CIS 09-1046 Zuskin E., Mustajbegovic J., Schachter E.N., Kern J., Deckovic-Vukres V., Trosic I., Chiarelli A.
Respiratory function in pesticide workers
Pesticide aerosols are frequently toxic irritants associated with respiratory symptoms and lung function impairment. This cross-sectional study examined the prevalence of acute and chronic respiratory symptoms and lung function abnormalities in 82 workers employed in processing pesticides and in 60 unexposed controls employed in a soft drink bottling plant. Data were subjected to logistic regression analyses. The prevalence of almost all chronic respiratory symptoms was greater among pesticide workers than among controls. There was a high prevalence of acute symptoms during the work shift in pesticide workers. Ventilatory capacity showed significant reductions in all tests. The effects of smoking and work exposure were different in men and women.
Journal of Occupational and Environmental Medicine, Nov. 2008, Vol.50, No.11, p.1299-1305. 28 ref.

CIS 09-837 Harley K.G,, Marks A.R., Bradman A., Barr D.B., Eskenazi B.
DDT exposure, work in agriculture, and time to pregnancy among farmworkers in California
This study examined whether exposure to pesticides, including DDT, was associated with longer time to pregnancy (TTP). A total of 402 pregnant women living in a migrant farm worker community were asked how many months they took to conceive. Women reported their and their partners' occupational and home pesticide exposure preceding conception. In a subset of 289 participants, levels of DDT and its decomposition product DDE were measured in maternal serum. No associations were seen with DDT exposure. However, longer TTP was seen among women reporting exposure to agricultural and home pesticides, but not among men. Other findings are discussed.
Journal of Occupational and Environmental Medicine, Dec. 2008, Vol.50, No.12, p.1335-1342. Illus. 44 ref.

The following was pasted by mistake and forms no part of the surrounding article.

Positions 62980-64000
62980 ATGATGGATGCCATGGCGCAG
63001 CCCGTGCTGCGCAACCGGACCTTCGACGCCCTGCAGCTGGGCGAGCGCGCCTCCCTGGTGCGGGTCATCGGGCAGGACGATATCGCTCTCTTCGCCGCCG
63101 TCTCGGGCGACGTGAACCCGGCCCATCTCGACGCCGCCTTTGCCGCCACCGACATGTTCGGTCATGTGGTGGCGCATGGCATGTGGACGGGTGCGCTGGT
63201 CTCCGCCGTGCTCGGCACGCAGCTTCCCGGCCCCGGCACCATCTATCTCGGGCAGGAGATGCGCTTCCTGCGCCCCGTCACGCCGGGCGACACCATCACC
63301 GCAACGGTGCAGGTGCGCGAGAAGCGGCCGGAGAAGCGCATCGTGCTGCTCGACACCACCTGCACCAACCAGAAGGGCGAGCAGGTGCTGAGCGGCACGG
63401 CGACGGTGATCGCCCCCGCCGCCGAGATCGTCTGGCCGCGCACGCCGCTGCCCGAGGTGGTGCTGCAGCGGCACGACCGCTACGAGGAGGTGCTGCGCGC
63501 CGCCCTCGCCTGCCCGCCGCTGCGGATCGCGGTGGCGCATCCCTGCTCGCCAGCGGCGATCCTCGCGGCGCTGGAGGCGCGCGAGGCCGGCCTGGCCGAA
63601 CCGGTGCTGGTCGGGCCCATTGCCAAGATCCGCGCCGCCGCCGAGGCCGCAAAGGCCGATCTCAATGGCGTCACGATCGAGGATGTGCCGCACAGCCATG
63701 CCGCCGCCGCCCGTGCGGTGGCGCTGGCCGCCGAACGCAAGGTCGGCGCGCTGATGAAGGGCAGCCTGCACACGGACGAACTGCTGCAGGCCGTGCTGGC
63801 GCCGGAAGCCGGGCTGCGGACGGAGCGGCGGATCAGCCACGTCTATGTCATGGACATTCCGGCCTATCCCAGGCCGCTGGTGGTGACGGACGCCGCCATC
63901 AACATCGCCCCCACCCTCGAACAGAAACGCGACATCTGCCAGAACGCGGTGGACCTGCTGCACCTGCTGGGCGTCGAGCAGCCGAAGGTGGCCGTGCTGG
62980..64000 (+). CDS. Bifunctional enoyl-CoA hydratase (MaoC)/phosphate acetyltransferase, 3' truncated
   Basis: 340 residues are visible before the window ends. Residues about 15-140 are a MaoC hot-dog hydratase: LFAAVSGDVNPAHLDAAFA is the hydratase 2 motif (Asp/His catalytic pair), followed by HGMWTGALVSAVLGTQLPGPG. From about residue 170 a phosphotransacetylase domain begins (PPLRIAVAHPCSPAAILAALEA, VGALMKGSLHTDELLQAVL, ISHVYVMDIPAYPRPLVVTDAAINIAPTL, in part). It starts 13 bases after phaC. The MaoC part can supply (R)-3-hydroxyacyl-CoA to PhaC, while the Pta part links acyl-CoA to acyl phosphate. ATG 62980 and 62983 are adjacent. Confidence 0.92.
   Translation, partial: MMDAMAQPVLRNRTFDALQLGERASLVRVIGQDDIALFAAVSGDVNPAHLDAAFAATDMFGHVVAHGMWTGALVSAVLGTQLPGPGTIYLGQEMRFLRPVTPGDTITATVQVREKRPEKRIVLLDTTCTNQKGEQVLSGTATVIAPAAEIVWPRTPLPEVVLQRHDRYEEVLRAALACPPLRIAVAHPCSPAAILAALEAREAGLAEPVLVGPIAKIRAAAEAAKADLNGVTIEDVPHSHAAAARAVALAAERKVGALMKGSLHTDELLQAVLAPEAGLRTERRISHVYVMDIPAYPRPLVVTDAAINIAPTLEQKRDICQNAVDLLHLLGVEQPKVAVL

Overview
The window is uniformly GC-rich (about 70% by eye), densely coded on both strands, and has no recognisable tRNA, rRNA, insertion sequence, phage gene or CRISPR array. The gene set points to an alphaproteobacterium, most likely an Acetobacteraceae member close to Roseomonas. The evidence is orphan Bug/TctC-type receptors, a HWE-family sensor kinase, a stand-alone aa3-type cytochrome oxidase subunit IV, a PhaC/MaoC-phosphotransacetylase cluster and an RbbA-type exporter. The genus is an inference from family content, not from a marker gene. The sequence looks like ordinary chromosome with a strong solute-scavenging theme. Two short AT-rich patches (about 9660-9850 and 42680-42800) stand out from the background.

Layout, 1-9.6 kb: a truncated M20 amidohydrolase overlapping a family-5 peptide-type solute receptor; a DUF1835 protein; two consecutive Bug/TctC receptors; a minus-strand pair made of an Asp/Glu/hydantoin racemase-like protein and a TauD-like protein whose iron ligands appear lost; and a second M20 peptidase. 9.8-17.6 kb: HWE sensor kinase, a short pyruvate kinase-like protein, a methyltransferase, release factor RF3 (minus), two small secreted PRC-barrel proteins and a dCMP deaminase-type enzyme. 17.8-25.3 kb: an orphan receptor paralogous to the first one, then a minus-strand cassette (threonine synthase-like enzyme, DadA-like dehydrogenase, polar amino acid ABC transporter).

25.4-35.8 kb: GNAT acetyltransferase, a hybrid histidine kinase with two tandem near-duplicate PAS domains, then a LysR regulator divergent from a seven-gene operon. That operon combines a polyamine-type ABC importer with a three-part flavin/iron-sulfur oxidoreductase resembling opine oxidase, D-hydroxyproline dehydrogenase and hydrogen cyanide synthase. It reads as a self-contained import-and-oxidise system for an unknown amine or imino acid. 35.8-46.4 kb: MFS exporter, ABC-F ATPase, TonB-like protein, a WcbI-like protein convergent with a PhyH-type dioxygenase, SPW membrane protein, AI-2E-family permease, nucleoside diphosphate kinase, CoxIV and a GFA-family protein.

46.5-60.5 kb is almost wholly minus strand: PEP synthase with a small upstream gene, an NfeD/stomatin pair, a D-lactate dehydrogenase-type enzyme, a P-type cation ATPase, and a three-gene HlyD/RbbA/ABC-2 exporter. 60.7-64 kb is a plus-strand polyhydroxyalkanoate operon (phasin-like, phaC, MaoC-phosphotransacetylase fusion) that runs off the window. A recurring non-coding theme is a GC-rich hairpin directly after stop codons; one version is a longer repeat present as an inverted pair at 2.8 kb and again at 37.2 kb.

CIS 09-648 Salvatore A.L., Bradman A., Castorina R., Camacho J., López J., Barr D.B., Snyder J., Jewell N.P., Eskenazi B.
Occupational behaviors and farmworkers' pesticide exposure: Findings from a study in Monterey County, California
The objective of this study was to assess the safety consciousness of farmworkers with respect to pesticide exposure. Behaviours of 73 strawberry fieldworkers employed in Monterey County, California, were assessed via self-reports. Organophosphorus (OP) exposure was evaluated using dimethyl alkylphosphate (DMAP) and malathion dicarboxylic acid (MDA) urinary metabolite levels. Wearing recommended protective clothing, wearing clean work clothes, and the combination of hand washing with soap and wearing gloves were associated with decreases in DMAP and MDA metabolite levels. However, despite these precautions, participants still had significantly higher levels of exposure as compared with a national reference sample. Implications of these findings are discussed.
American Journal of Industrial Medicine, Oct. 2008, Vol.51, No.10, p.782-794. Illus. 57 ref.

CIS 09-404 McCauley L.A., Lasarev M., Muniz J., Nazar Stewart V., Kisby G.
Analysis of pesticide exposure and DNA damage in immigrant farmworkers
This study was designed to use the comet assay to describe the association of markers of DNA damage in oral leukocytes with biomarkers of pesticide exposure. It involved 134 farmworkers working in berry crops in the U.S. State of Oregon and 55 non exposed controls. It also examined the extent of DNA damage in young workers compared to adults and the effect of work histories, lifestyle factors, and diet on markers of DNA damage. Tail intensity and tail moment were significantly higher for agricultural workers compared to controls. However no parameter was significantly associated with years spent working in agriculture, age, sex, body mass index, diet, and alcohol or tobacco use. The results of this study demonstrate the feasibility for using the comet assay in biomonitoring studies of farmworkers.
Journal of Agromedicine, 2008, Vol.13, No.4, p.237-246. Illus. 33 ref.

CIS 09-315 Bretveld R., Kik S., Hooiveld M., van Rooij I., Zielhuis G., Roeleveld N.
Time-to-pregnancy among male greenhouse workers